The first few days after my husband’s big reveal were basically a question and answer session. And I expressed support and love and reassurance. While I freaked the fuck out a little. The questions were many. Did you know this as a kid? No, well maybe. What are you planning to do? No idea. Of course not. In our relationship I’m the one who takes action. My dear husband can spend three weeks deciding to buy a $10 item. And then regret it. I’m not sure why I thought this process would be different. But he does assure me no surgery. Thank goodness. I hate doctors. And so does he. He has a week long anxiety attack before the denitist (as do I) so there is really no one to stay calm if someone needs surgery. But I’m researching like crazy and I know by now there are a million other things that he could do. Hormones and makeup and laser. I don’t ask about all of those.
Instead I take him shopping at Target and try to get him some girl clothes. It kind of worked. He gets nervous and defensive. Sigh. Raising a wife is going to be more work than I anticipated. But he bought a skirt and a dress and we bought nail polish. Nail polish became part of our routine. I can do his toenails and that brings happiness and calm. Whew.
But I’m holding my breath. I’m trying to be the image of a perfect supportive wife. And holding my breath. Which you can only do for so long.
So you might be asking yourself what does it mean to be transgender? How can someone not be the gender they are born? After all, what is more basic than when you come into the world and the doctor announces “it’s a boy” or “it’s a girl.” That’s the beginning of your identity in so many ways. Even assuming you have modern liberal parents who paint your nursery yellow or green you are going to get a lot of gendered messages. Girls like certain things and boys like certain things. Toy commercials will tell you which toys are for you. Video games will be made for you or not. Despite your liberal parents best intentions you might, like I did, want frilly pink dresses and patent leather shoes. My mom dressed me in primary colored overalls and kept my hair short. And as soon as I could talk and choose anything for myself I wanted tights and dresses. So much for all those feminist intentions.
But being a boy or a girl is more than the outside trapping of toys and clothes. It’s also how you feel inside. Confused? So was I. After all, if you never questioned your gender this seems a little crazy. Of course I’m the gender my body assigned me to be. But the brain works in mysterious ways. And some kids, like my husband, spend time wishing and hoping they would wake up a girl. Feeling like a girl. Doesn’t that just mean they’re gay, you might ask? Nope. Gender identity and sexuality aren’t related. Gender identity is how you feel inside. Are you a girl or a boy? If you feel like the thing you were born, congratulations, that’s amazing. If not, you have a hard road ahead. But it’s not something the person can change or fix or resolve. It just is. And not dealing with it can lead to depression, anxiety, and suicide.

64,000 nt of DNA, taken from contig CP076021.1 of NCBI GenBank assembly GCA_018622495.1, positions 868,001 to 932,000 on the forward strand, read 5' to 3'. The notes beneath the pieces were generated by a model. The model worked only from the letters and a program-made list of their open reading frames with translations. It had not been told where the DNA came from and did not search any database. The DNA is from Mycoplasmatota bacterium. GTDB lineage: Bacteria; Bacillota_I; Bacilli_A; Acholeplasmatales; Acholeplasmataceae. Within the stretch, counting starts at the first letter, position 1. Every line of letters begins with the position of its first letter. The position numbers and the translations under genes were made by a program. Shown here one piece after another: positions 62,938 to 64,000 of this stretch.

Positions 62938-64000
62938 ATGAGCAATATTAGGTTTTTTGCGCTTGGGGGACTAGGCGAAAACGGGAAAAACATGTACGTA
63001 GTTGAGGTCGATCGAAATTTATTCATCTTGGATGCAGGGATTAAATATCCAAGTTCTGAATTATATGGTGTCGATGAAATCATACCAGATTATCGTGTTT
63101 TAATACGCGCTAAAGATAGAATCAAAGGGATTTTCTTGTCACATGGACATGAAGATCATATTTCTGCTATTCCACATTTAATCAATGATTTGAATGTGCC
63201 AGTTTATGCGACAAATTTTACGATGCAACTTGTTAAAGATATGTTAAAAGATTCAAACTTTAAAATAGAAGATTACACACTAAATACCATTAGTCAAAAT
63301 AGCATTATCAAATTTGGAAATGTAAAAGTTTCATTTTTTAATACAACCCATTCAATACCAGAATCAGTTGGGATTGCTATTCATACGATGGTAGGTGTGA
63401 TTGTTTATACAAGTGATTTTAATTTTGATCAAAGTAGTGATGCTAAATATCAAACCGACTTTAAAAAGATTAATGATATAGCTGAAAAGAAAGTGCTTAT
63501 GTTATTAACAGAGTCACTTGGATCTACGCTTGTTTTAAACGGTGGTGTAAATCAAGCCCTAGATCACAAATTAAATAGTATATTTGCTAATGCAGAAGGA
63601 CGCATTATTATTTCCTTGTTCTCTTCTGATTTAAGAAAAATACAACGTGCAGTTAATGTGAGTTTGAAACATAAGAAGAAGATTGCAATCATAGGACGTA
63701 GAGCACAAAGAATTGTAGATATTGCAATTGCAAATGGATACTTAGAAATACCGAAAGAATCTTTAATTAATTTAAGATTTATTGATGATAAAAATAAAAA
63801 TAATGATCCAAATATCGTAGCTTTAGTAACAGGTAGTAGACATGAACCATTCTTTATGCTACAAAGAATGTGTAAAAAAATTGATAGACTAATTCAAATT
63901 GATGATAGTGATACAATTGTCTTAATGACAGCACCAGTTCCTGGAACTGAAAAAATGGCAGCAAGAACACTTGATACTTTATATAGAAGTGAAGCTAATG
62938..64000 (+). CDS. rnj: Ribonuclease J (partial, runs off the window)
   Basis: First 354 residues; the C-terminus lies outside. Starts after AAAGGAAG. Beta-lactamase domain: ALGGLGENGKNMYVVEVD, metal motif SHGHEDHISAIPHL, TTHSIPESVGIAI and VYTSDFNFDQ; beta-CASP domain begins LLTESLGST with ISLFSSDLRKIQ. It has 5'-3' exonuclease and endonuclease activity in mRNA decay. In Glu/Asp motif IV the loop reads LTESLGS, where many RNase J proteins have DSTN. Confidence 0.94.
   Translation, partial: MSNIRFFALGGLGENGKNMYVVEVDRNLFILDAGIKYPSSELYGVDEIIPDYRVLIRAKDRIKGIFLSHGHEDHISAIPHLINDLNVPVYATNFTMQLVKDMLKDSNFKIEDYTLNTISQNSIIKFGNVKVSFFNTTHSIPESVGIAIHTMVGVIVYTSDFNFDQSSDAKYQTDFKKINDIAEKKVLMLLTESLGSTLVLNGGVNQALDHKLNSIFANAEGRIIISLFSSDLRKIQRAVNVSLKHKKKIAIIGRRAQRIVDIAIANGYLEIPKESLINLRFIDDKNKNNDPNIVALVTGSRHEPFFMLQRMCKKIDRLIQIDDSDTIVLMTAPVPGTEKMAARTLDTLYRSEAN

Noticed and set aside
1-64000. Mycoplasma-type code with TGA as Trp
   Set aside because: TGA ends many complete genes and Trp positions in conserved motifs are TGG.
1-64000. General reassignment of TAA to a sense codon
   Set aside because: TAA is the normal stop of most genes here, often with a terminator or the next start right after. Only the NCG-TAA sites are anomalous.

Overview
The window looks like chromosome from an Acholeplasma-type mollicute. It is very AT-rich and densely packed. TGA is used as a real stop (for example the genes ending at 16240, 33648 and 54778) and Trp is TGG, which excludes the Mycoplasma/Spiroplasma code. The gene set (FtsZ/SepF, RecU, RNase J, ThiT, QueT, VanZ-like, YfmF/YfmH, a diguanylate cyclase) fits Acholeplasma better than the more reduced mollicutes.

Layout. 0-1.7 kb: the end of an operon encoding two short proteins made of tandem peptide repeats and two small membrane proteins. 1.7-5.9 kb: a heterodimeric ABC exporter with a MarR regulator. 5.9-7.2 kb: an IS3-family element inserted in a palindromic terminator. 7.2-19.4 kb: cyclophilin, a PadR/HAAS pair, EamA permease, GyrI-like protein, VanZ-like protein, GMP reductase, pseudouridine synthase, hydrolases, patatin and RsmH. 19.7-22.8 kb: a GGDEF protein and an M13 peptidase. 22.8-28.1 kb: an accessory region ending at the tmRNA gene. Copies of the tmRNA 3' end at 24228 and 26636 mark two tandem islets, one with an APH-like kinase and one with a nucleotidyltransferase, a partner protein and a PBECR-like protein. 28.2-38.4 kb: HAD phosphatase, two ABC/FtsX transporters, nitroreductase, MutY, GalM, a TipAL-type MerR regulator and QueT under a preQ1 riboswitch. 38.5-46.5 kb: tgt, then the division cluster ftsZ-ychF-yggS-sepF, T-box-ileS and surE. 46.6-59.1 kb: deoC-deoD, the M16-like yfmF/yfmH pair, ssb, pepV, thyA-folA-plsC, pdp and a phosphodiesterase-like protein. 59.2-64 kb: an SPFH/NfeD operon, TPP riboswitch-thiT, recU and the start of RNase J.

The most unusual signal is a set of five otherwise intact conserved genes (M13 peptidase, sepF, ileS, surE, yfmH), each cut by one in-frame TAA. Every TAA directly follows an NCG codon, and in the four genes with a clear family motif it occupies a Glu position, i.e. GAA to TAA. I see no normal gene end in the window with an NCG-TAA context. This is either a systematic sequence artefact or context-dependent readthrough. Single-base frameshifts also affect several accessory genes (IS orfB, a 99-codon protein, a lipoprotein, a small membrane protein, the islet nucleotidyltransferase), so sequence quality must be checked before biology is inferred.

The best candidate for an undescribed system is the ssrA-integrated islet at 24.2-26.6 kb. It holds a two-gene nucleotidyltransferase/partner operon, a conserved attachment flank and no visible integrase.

Is transgender a product of genetics or how someone is raised or something that happens in the womb? Hard to say. I’m not a scientist, as my college biology grade would confirm, and there are tons of theories. If you want to find out more I’ll create a resource page. But in the end it doesn’t really matter. What a person needs to live a whole and happy life is to live the gender they feel. The medical community is in agreement on that. So let’s move on.
So dear reader you might be wondering if this will be the story of my husband’s transition in chronological order. Nope. Those posts will be interspersed with other posts on transition in general, things I’ve learned, and our life before transition (flashbacks if you watched TV in the 90s). I don’t know if anyone will ever read this so I might as well do whatever I want, so if you are reading, bare with me. The story will continue, I promise. But I don’t promise it will be in any particular order. It’s just me. Here. Talking to you.
Just before New Years 2017 my husband of 18 years told me he was questioning his gender. Actually he said he was “having gender issues.” But I knew. I knew instantly. It was like a puzzle piece fitting into place. I never suspected before that moment but when he said it I knew. My husband was really a girl.
I do really well in a crisis. I was bathed in crisis my entire life and I was always the only adult in the room, even when I was eleven and everyone else was a nominal adult. So I reacted to my husband’s revelation with the calm, cool, crisis management style I would handle a house fire or an empty bank account and a bunch of utility bills or a funeral. I’m great at funerals. I put on my bravest face and I started gathering information. How did he know? When did he know? Who else knew? If it sounds like an interrogation perhaps now is a good time to mention I’m a lawyer. But I tried to be calm and keep a low voice and stay reassuring.
I assured my dearest friend and companion for my entire adult life that I of course wasn’t leaving and hugged him (her?) and pretended to sleep. Once I was alone with my thoughts I started swirling. And crying. And eventually morning came. That was the beginning.